Tabret; Timbrel

Concise Bible Dictionary:

A musical instrument with loose pieces of metal attached, similar to the modern tambourine. This instrument is still a favorite in the East. It is tapped with the fingers (Gen. 31:2727Wherefore didst thou flee away secretly, and steal away from me; and didst not tell me, that I might have sent thee away with mirth, and with songs, with tabret, and with harp? (Genesis 31:27); Ex. 15:2020And Miriam the prophetess, the sister of Aaron, took a timbrel in her hand; and all the women went out after her with timbrels and with dances. (Exodus 15:20); Judg. 11:3434And Jephthah came to Mizpeh unto his house, and, behold, his daughter came out to meet him with timbrels and with dances: and she was his only child; beside her he had neither son nor daughter. (Judges 11:34); 1 Sam. 10:55After that thou shalt come to the hill of God, where is the garrison of the Philistines: and it shall come to pass, when thou art come thither to the city, that thou shalt meet a company of prophets coming down from the high place with a psaltery, and a tabret, and a pipe, and a harp, before them; and they shall prophesy: (1 Samuel 10:5); 2 Sam. 6:55And David and all the house of Israel played before the Lord on all manner of instruments made of fir wood, even on harps, and on psalteries, and on timbrels, and on cornets, and on cymbals. (2 Samuel 6:5); Psa. 68:2525The singers went before, the players on instruments followed after; among them were the damsels playing with timbrels. (Psalm 68:25); Psa. 81:22Take a psalm, and bring hither the timbrel, the pleasant harp with the psaltery. (Psalm 81:2); Psa. 149:33Let them praise his name in the dance: let them sing praises unto him with the timbrel and harp. (Psalm 149:3); Psa. 150:44Praise him with the timbrel and dance: praise him with stringed instruments and organs. (Psalm 150:4): Isa. 30:3232And in every place where the grounded staff shall pass, which the Lord shall lay upon him, it shall be with tabrets and harps: and in battles of shaking will he fight with it. (Isaiah 30:32); etc.).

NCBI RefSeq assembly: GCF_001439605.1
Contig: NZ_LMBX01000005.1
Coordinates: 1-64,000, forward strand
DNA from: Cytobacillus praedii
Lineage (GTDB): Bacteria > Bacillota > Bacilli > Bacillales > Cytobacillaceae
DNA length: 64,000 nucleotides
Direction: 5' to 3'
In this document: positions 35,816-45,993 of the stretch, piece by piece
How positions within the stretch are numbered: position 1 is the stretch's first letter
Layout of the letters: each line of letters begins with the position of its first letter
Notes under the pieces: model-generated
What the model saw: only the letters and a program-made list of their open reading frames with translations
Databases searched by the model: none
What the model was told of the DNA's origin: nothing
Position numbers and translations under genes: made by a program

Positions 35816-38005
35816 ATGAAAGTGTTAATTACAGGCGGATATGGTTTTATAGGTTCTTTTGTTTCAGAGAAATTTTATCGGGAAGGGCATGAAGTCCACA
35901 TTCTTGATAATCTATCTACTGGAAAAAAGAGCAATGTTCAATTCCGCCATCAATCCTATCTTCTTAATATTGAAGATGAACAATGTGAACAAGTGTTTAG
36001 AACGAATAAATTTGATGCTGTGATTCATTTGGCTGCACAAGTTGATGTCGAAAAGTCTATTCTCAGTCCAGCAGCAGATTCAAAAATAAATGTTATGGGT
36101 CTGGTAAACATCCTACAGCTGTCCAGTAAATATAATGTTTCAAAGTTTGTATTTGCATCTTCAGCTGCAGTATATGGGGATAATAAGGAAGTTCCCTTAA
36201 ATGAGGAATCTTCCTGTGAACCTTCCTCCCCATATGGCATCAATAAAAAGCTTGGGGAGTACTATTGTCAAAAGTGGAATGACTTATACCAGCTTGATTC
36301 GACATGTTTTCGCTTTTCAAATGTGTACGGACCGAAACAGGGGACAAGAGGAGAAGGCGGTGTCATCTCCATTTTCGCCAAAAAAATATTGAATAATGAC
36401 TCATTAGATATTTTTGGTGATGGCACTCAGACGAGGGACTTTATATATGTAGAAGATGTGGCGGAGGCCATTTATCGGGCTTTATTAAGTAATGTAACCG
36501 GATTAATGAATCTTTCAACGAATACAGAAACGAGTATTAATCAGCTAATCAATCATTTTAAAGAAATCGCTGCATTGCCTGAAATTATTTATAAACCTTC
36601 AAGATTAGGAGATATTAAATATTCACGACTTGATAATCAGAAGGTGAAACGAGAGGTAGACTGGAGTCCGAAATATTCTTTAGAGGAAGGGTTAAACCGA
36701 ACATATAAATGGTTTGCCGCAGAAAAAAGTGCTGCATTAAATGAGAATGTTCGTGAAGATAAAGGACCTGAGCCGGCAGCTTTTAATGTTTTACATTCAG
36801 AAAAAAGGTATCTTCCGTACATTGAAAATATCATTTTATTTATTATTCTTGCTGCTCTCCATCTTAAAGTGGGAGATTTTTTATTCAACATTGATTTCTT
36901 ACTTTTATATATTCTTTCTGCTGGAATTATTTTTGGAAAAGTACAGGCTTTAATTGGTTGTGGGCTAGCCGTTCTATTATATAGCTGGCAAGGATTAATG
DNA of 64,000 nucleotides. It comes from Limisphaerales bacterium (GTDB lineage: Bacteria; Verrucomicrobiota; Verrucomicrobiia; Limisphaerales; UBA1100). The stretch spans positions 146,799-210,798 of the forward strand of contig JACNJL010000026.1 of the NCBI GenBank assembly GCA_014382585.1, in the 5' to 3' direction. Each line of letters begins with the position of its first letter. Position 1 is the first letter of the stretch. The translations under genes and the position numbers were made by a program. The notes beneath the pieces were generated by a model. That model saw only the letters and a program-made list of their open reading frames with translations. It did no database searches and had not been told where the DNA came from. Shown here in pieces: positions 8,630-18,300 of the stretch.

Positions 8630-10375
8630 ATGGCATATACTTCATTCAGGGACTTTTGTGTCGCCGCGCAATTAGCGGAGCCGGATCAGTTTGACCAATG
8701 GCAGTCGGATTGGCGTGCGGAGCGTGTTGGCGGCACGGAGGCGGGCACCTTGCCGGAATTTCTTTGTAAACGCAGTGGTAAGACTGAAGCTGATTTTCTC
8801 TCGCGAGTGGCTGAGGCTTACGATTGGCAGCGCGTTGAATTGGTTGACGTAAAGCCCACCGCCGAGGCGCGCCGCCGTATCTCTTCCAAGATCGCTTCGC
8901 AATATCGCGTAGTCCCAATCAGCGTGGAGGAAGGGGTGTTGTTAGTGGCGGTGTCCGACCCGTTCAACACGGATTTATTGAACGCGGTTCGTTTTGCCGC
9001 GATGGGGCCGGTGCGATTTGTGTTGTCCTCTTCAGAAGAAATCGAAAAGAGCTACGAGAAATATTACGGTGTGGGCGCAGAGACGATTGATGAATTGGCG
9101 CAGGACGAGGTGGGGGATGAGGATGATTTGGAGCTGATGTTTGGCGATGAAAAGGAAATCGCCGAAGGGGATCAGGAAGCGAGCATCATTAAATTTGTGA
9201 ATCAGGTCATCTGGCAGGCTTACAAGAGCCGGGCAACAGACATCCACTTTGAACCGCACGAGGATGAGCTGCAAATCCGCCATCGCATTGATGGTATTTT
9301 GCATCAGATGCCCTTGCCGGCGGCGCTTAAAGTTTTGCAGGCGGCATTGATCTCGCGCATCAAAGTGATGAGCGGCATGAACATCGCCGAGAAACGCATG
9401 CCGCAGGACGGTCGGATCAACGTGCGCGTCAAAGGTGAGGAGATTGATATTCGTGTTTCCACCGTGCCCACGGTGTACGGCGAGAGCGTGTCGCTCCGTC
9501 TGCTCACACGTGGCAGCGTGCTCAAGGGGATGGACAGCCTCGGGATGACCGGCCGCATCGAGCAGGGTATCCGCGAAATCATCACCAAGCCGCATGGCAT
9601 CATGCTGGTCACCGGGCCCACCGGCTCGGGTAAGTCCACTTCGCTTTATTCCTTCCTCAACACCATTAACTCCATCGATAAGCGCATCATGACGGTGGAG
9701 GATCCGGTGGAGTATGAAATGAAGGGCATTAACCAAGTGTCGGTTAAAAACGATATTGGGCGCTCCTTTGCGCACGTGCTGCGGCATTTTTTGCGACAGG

From Manners and Customs of the Bible:

1. The word toph, here and in other places rendered “tabret,” and in a number of texts translated “timbrel,” represents a very ancient musical instrument of percussion. There are three varieties depicted on the Egyptian monuments: one circular, another square or oblong, and a third consisting of two squares separated by a bar. Over these frames parchment was stretched, and in the rim were small bells or pieces of tinkling brass. The toph was used on occasions of joy, and was generally played by women, and often accompanied by dancing. It is reproduced in the “tambourine” which is occasionally seen in the streets of our large cities in the hands of itinerant musicians as an accompaniment to the barrel-organ.
2. The word kinnor, which frequently occurs in the Old Testament, and is translated “harp,” has given rise to considerable discussion. It was undoubtedly the earliest musical instrument made (Gen. 4:2121And his brother's name was Jubal: he was the father of all such as handle the harp and organ. (Genesis 4:21)), though some suppose that the text referred to is meant to show that Jubal was the inventor of stringed instruments generally, without referring to any particular kind. As to the shape of this ancient instrument there is no certainty. It has been variously represented by different writers as shaped like the lyre, the Greek letter 4, the guitar, and the modern harp. There is equal variety of opinion as to the number of strings. Seven, ten, twenty-four, and forty-seven have been named. It has also been asserted by some that it was played by means of a plectrum, while others assert that it was played by hand. These conflicting statements may all be harmonized by supposing that the shape varied at different times, or that the word kinnor was the generic term for all instruments of the lyre kind; that the number of strings varied at different periods, or with the size of the instrument; that the instruments were of different sizes; and that they were sometimes played with a plectrum and sometimes by hand. The kinnor was a very popular instrument with the Hebrews, and was used at jubilees and festivals. Its use was also practiced by other nations.